How do you ensure long term success? For true healing to begin, it is important to enlist the help of those you trust such as supportive friends, family, counselor, spiritual leader and healthcare providers. Announce the desire to change and create a list of meaningful reasons why change is critical you and your loved ones. Explore your journey, how your actions may have affected others, your own health and your decisions that created the unfortunate circumstances in your life. Reflecting on any shortcomings and making a list of those who were harmed intentionally or unintentionally and make amends when possible acknowledging fault, observing our own actions, facing fears and failures can allow proper processing of pain. 

Meditation is a process that can help reframe one’s perspective and allow for clearing of the mind and healing of the body. Individual counseling such as Cognitive Behavioral Therapy (CBT) can help bring insight to how one reacts to negative experiences like losing a job or relationship and build resiliency and coping skills. Group counseling sessions can involve role-playing or acting, props, arts and crafts, music, animal care, guided imagery, or various forms of reenactment of emotional situations from past and recent relationships. Another intervention is Mindfulness Based Stress Reduction (MBSR) which focuses on paying attention to being present on purpose without judgement. Studies on MBSR show that mindfulness meditation stops the avoidance behavior by promoting nonjudgmental acceptance of moment-to-moment thoughts and by interrupting the tendency to respond using maladaptive behaviors such as substance use. Awareness which is cultivated in a mindfulness practice can also help stop the automatic reaction to cravings. Creating awareness is the path to wellness.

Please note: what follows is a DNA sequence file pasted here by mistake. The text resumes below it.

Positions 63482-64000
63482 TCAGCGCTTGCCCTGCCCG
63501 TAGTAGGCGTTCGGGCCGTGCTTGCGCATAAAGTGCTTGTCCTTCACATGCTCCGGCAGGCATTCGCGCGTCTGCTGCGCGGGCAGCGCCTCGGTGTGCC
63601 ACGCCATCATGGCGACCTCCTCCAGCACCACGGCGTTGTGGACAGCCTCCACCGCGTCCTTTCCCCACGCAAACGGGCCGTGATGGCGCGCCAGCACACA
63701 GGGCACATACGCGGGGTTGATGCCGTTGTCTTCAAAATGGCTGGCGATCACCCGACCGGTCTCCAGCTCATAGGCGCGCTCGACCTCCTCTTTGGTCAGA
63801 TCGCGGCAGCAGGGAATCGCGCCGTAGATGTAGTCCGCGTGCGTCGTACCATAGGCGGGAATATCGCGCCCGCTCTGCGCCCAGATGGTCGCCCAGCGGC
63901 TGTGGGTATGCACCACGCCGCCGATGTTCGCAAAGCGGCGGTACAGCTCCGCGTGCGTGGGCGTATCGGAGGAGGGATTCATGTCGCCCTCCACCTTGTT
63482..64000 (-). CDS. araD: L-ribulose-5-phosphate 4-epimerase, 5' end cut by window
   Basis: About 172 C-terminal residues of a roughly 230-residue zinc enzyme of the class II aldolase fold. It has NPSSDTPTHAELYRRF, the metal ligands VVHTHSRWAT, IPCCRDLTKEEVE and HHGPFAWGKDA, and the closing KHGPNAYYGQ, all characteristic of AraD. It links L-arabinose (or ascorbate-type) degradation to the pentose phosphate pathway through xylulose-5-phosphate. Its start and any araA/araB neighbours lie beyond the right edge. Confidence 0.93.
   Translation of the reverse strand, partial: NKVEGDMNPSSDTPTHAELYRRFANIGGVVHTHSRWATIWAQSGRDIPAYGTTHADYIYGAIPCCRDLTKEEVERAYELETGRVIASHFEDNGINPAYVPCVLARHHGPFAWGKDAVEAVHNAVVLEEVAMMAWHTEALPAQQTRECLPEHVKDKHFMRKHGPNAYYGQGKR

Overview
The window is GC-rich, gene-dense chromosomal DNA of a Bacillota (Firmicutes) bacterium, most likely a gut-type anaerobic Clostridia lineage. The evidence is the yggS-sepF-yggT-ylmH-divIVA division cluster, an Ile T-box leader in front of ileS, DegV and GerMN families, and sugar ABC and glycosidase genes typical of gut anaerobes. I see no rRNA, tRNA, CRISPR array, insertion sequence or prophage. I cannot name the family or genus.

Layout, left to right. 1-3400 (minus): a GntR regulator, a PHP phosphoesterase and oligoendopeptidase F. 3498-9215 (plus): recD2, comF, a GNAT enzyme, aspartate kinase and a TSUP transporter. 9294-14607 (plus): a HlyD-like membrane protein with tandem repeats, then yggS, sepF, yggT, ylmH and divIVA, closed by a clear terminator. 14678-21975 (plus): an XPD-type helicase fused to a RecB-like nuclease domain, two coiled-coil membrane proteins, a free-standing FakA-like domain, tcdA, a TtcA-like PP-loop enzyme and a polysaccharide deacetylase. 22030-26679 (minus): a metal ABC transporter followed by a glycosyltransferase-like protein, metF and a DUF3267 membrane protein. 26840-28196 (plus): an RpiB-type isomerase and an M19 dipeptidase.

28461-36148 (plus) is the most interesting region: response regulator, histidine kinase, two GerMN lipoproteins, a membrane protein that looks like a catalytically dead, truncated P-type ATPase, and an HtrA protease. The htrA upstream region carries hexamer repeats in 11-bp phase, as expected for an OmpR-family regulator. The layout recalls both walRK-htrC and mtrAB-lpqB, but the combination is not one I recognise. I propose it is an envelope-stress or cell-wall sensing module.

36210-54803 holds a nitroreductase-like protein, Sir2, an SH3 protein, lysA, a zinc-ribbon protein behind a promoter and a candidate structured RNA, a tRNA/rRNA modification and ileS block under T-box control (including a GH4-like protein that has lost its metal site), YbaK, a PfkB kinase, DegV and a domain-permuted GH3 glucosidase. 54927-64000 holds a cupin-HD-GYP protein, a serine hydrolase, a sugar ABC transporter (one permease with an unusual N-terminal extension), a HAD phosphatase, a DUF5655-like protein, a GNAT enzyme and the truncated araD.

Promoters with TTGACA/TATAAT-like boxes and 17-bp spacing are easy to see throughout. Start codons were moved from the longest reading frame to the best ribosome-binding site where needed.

Addiction affects the whole community. Cultural bias that projects ethical and moral judgement on patients with addiction keeps us as a society from providing meaningful and lasting solutions. To properly address the medical and social issues facing our community we have to peel the onion on this sensitive issue with compassion, understanding and a comprehensive plan that involves the individual and the whole community.


The light in me, bows to the light in you~ Namaste
Dr. Patel was named one of the TOP DOCS in Phoenix Magazine 2009, 2016, Internist of the Year 2011 by the American College of Physicians Arizona Chapter and Women In White Coats Hero Award 2019.
She spearheaded a community garden in Fountain Hills, AZ and she was awarded the Healthcare Provider of the Year 2017 by the Fountain Hills Chamber of Commerce and Volunteer of the Year Award 2018 by the Town of Fountain Hills. She is uniquely trained, triple board-certified and practices Integrative Pediatrics and Internal Medicine in Fountain Hills, Arizona. Dr. Patel has a special interest in Integrative Medicine, Women’s health, Pediatric & Adolescent care, Nutrition and Medical Cosmetics.